Biological insights sheared from sheep parasite genome
27 Aug 2013
The genome of the barber’s pole worm, Haemonchus contortus, a common parasite that infects ruminants and is threatening the viability of the sheep industry, is revealed in two papers in the open access journal Genome Biology this week. These studies will boost fundamental research on nematodes and assist/underpin the development of new vaccines and drugs to curb the ill health, production and economic losses caused by these unwelcome worms.
H. contortus causes serious disease problems, including anemia, and can cause death in infected sheep, goats and some other ruminants. Animals become infected when they graze on contaminated pasture, and the parasite causes losses estimated at billions of dollars per annum. At present, H. contortus is controlled by anthelmintic drugs, but resistance is becoming an increasing problem, so the hunt is on for new intervention targets and diagnostics.
H. contortus is closely related to a number of parasites that infect humans (such as hookworms),
and the sheep/H. contortus model provides a useful system for the validation of drugs and vaccines for a wide range of related and socioeconomically important parasitic nematodes.
Two teams, each based at a variety of research institutes, have sequenced the genomes of Australian and UK strains of the worm. The studies identify hundreds of new, potential drug targets. These include molecules involved in enzymatic chokepoints, reactions that uniquely consume or produce metabolites, presumed essential for the parasite's survival. Disrupt the enzyme, the theory goes, and the worm should die either through starvation or a build-up of toxic products.
James A. Cotton and colleagues highlight five particular chokepoint enzymes, presumed to be parasite-specific, of which two are already being researched as drug targets – one for Mycobacterium tuberculosis, the bacterium that causes tuberculosis, the other for Brugia malayi, the worm that causes elephantiasis. Robin B. Gasser and colleagues also highlight more than 200 genes encoding proteins involved in RNA interference, a naturally-occurring cellular mechanism that could be assessed by drug-developers to switch off vital parasitic genes.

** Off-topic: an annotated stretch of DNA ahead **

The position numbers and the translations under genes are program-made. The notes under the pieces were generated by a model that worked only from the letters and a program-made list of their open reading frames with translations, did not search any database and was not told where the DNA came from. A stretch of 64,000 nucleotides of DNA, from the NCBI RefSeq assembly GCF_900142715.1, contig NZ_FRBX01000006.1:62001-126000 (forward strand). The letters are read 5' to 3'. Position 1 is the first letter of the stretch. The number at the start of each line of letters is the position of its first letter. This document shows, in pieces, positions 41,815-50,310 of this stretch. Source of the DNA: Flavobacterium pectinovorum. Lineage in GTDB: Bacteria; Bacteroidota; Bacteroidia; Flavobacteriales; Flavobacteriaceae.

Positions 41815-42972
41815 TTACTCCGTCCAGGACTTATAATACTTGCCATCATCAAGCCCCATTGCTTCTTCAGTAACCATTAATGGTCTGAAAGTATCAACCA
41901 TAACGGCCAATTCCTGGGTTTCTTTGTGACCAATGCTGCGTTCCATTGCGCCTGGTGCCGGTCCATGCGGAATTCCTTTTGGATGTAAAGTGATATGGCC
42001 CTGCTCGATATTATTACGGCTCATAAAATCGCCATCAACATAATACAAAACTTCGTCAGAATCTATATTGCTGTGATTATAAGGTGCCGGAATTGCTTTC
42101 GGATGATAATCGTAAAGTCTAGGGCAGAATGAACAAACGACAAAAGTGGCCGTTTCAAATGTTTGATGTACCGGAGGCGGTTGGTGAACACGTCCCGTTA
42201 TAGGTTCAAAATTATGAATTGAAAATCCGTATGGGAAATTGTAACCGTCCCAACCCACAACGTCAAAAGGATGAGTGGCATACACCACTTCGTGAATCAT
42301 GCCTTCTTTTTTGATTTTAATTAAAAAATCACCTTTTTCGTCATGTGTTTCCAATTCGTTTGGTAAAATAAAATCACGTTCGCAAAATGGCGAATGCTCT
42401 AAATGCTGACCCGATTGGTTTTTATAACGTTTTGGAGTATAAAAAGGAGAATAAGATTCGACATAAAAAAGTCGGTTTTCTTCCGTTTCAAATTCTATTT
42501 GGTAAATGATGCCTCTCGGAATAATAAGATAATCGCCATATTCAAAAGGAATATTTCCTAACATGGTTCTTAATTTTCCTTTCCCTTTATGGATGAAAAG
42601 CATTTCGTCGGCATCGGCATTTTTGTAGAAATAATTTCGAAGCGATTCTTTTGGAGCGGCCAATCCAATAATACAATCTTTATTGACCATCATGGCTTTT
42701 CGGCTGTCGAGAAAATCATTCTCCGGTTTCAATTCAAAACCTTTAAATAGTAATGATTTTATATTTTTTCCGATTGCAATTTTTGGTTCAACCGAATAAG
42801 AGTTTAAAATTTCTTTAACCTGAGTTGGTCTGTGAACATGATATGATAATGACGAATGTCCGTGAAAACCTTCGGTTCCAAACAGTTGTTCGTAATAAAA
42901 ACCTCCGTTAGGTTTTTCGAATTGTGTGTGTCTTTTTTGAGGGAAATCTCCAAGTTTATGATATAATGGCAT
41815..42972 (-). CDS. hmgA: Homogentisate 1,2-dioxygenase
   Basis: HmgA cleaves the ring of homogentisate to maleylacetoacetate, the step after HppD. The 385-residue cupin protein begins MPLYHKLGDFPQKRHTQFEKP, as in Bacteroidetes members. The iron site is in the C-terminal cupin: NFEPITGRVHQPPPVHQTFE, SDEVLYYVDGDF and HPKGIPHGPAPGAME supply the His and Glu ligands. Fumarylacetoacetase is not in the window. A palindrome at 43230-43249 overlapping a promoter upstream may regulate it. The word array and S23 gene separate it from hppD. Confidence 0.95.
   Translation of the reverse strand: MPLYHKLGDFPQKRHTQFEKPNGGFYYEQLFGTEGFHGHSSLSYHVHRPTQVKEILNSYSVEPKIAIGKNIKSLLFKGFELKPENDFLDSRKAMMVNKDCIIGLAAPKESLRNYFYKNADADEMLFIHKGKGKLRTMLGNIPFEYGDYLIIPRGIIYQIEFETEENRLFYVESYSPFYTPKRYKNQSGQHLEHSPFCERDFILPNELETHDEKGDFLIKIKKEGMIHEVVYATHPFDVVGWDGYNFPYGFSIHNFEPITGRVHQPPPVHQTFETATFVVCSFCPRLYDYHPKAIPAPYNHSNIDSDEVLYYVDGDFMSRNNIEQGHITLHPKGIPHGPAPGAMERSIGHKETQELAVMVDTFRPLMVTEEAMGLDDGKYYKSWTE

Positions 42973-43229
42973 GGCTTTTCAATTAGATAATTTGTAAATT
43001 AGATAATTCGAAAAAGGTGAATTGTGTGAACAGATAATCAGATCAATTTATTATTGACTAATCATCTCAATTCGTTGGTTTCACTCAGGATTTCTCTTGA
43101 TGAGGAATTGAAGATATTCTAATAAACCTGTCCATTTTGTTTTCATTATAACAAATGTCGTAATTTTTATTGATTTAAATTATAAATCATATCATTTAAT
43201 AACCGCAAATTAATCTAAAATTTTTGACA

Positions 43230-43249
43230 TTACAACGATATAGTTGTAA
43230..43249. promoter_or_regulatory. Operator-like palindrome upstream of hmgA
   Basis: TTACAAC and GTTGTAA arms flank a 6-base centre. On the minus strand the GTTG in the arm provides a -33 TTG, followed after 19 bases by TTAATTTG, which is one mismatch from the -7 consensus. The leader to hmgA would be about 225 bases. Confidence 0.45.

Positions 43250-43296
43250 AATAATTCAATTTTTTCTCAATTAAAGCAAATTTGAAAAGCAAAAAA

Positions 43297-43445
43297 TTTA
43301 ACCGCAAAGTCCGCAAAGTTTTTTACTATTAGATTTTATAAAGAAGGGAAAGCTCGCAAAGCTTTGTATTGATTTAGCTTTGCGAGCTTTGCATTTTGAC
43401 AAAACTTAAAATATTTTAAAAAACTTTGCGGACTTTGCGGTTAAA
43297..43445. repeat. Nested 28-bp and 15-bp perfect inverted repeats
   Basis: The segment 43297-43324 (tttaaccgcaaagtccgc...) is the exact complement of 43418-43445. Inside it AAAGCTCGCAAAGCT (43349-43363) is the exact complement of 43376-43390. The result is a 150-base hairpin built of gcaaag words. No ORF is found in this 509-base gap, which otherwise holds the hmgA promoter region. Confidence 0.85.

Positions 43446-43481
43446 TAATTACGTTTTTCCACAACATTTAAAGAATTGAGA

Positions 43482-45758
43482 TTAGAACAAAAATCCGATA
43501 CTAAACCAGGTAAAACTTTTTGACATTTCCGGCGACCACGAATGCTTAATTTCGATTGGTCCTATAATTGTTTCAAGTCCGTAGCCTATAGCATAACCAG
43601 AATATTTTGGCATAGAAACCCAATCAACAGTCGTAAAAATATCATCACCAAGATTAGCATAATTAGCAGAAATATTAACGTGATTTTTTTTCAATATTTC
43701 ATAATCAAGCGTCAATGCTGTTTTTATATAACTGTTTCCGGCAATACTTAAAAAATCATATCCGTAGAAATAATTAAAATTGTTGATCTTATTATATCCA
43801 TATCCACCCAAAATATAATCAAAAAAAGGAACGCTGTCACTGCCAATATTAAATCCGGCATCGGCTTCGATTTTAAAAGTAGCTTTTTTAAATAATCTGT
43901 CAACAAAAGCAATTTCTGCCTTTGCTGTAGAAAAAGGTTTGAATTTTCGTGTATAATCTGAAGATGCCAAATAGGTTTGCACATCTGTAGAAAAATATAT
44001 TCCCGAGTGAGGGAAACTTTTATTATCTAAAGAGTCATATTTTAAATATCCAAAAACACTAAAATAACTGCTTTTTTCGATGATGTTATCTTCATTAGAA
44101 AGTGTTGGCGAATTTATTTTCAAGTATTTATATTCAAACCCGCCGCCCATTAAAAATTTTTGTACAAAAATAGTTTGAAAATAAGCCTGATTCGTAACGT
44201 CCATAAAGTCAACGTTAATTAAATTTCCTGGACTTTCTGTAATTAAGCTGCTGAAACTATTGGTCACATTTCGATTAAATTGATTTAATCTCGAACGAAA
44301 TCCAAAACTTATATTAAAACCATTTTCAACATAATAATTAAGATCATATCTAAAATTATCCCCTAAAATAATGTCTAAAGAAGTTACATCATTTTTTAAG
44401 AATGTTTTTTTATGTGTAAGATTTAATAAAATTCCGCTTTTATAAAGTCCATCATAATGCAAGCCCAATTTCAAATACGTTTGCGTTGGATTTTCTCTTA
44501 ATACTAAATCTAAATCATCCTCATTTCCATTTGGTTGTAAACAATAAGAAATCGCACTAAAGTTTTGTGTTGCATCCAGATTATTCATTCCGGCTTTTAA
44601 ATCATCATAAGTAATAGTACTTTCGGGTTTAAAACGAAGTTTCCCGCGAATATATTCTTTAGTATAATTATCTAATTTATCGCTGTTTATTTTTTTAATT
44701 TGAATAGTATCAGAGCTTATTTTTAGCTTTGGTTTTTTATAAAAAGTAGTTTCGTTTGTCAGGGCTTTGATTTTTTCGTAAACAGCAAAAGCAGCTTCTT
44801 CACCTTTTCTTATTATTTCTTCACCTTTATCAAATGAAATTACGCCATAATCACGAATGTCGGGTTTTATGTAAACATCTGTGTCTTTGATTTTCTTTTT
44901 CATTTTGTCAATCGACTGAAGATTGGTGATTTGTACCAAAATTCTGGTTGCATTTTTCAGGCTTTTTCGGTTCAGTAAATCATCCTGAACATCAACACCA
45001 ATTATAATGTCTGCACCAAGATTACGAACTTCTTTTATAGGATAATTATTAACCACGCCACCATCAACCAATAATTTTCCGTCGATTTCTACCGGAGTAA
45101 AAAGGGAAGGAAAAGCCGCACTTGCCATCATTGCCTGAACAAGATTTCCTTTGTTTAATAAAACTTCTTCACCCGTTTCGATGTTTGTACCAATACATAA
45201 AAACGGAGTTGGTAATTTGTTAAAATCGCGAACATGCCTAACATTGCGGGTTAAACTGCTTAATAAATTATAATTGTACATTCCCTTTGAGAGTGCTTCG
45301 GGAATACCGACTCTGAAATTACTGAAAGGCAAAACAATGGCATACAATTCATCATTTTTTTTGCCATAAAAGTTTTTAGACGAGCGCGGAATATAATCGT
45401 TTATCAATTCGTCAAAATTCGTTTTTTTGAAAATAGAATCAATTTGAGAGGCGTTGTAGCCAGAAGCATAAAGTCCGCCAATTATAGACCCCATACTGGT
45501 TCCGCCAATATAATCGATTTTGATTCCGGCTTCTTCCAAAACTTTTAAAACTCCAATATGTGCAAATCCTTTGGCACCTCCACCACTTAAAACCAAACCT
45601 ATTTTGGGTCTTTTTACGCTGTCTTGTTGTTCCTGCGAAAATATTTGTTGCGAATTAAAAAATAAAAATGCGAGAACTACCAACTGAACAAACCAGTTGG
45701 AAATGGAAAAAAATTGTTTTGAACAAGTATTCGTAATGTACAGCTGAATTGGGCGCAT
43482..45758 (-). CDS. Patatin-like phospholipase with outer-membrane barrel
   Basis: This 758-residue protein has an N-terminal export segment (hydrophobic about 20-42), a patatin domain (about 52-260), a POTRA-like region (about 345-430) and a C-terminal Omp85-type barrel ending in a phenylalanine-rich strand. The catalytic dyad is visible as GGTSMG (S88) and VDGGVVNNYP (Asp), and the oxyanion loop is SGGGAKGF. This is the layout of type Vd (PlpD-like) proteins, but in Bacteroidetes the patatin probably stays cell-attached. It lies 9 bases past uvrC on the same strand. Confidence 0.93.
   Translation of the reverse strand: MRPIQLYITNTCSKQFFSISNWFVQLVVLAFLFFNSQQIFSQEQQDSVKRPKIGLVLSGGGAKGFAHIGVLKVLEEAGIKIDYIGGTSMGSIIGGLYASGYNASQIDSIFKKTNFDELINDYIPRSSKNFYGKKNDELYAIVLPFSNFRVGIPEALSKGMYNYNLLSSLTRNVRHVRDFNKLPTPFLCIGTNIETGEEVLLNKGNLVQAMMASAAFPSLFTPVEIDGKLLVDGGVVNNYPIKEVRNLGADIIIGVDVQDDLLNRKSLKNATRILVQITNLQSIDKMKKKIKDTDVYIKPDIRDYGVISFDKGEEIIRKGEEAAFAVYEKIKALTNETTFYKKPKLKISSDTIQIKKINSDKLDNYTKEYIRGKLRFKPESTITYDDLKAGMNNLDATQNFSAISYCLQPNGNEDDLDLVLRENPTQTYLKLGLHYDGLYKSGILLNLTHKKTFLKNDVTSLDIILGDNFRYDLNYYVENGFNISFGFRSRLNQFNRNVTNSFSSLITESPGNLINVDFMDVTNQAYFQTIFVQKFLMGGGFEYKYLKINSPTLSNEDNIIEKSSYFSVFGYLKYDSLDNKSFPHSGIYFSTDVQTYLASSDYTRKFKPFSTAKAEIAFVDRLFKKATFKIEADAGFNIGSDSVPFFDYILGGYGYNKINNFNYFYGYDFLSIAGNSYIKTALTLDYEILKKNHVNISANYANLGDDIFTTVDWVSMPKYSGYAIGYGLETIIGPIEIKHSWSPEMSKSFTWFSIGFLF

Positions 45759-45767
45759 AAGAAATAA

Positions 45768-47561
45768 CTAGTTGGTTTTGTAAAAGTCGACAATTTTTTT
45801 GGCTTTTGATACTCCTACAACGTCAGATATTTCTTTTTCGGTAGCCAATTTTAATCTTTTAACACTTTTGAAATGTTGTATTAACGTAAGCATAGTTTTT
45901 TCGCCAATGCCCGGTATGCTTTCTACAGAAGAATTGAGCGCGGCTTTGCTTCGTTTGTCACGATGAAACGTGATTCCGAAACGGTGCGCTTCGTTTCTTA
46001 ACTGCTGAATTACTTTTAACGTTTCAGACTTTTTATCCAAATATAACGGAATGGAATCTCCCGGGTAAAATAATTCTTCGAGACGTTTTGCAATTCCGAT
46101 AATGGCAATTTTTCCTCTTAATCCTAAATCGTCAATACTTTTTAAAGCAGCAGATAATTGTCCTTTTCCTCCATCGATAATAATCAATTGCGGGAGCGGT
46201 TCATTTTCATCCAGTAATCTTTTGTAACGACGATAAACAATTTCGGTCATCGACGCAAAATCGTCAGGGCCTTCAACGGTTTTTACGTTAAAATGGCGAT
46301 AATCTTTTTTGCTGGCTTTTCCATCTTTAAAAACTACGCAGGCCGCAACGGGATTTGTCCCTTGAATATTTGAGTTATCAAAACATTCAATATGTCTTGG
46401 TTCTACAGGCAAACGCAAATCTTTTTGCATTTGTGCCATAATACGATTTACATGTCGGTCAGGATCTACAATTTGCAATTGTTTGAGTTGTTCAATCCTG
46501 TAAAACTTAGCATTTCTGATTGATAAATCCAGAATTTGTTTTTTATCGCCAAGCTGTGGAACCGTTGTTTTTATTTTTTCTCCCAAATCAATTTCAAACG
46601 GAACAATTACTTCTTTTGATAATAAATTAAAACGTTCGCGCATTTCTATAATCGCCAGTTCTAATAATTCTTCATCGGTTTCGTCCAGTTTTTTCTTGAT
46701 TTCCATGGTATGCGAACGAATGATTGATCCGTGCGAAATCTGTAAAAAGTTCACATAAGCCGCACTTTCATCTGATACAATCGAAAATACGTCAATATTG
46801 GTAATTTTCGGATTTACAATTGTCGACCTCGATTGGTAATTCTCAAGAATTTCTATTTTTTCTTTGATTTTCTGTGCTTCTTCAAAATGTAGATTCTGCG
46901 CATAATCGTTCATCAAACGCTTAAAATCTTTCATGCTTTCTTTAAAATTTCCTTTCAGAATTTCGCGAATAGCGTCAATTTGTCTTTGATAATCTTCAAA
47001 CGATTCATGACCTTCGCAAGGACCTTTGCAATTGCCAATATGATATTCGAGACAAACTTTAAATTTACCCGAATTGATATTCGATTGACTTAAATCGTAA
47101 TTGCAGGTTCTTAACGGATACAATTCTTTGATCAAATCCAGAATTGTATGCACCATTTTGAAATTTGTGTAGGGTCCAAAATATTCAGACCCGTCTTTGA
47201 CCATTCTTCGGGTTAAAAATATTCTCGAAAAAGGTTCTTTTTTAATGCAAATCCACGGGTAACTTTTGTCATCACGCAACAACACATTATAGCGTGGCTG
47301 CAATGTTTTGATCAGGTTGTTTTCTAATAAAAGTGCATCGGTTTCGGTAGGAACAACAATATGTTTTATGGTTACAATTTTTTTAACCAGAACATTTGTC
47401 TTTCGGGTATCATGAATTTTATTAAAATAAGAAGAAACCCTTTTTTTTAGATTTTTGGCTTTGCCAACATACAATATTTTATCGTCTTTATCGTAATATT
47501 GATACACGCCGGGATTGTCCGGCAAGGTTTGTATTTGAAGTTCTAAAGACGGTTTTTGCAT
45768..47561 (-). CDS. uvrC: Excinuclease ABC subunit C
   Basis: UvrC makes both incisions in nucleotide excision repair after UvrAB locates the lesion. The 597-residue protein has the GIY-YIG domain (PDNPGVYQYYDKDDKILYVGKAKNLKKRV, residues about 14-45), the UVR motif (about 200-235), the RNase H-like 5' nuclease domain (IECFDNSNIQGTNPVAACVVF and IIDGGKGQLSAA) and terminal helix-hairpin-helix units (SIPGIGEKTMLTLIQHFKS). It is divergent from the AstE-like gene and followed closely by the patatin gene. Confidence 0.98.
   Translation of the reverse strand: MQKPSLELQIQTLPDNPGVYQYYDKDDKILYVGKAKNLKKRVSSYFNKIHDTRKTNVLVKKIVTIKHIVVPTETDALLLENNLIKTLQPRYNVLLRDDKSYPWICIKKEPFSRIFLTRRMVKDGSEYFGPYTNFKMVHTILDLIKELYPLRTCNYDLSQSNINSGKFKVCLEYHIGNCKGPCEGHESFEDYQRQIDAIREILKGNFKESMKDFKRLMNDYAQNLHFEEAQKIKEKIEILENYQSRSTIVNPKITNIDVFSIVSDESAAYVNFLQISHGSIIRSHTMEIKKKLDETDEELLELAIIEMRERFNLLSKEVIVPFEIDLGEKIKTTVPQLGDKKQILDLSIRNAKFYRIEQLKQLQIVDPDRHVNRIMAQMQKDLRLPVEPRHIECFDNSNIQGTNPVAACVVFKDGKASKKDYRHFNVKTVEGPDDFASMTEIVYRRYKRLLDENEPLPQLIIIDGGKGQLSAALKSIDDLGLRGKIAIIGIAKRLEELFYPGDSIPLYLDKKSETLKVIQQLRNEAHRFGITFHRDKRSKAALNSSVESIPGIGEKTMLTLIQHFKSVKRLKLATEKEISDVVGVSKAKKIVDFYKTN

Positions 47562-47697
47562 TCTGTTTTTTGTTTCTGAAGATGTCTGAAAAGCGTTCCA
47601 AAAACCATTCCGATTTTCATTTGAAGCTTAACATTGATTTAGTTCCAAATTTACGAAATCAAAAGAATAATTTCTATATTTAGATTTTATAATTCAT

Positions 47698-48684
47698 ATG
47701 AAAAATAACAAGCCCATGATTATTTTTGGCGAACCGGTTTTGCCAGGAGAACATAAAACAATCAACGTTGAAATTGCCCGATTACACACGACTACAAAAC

Both teams were able to pinpoint drug targets by looking for genes enriched in the different stages of the parasite’s complex 3 week life cycle. Eggs, excreted in host feces, hatch within a day or so then proceed through various larval stages, before they switch from the free-living to a parasitic mode when they are consumed by unwitting ruminants. Both groups highlight the potential importance of genes encoding peptidases – enzymes thought to help break down host tissue and digest blood – in the worm’s parasitic phase. It is hoped that these and other biologically-relevant enzymes prove useful candidates as vaccines.
- ENDS -
Head of Communication, BioMed Central
Tel: +44 20 3192 2737
Mobile: +44 7825 287 546
Notes to Editors
1. The genome and transcriptome of Haemonchus contortus, a key model parasite for drug and vaccine discovery
Roz Laing, Taisei Kikuchi, Axel Martinelli, Isheng J Tsai, Robin N Beech, Elizabeth Redman, Nancy Holroyd, David J Bartley, Helen Beasley, Collette Britton, David Curran, Eileen Devaney, Aude Gilabert, Martin Hunt, Frank Jackson, Stephanie Johnston, Ivan Kryukov, Keyu Li, Alison A Morrison, Adam J Reid, Neil Sargison, Gary Saunders, James D Wasmuth, Adrian Wolstenholme, Matthew Berriman, John S Gilleard and James A Cotton
Genome Biology 2013, 14:R88 doi:10.1186/gb-2013-14-8-r88
The genome and developmental transcriptome of the strongylid nematode Haemonchus contortus
Erich M Schwarz, Pasi K Korhonen, Bronwyn E Campbell, Neil D Young, Aaron R Jex, Abdul Jabbar, Ross S Hall, Alinda Mondal, Adina C Howe, Jason Pell, Andreas Hofmann, Peter R Boag, Xingquan Zhu, T Ryan Gregory, Alex Loukas, Brian A Williams, Igor Antoshechkin, C Titus Brown, Paul W Sternberg and Robin B Gasser
Genome Biology 2013, 14:R89 doi:10.1186/gb-2013-14-8-r89
Please name the journal in any story you write. If you are writing for the web, please link to the article. All articles are available free of charge, according to BioMed Central’s open access policy.
2. Genome Biology serves the biological research community as an international forum for the dissemination, discussion and critical review of information about all areas of biology informed by genomic research. Key objectives are to provide a guide to the rapidly developing resources and technology in genomics and its impact on biological research, to publish large datasets and extensive results that are not readily accommodated in traditional journals, and to help establish new standards and nomenclature for post-genomic biology.
3. BioMed Central (http://www.biomedcentral.com/) is an STM (Science, Technology and Medicine) publisher which has pioneered the open access publishing model. All peer-reviewed research articles published by BioMed Central are made immediately and freely accessible online, and are licensed to allow redistribution and reuse. BioMed Central is part of Springer Science+Business Media, a leading global publisher in the STM sector. @BioMedCentral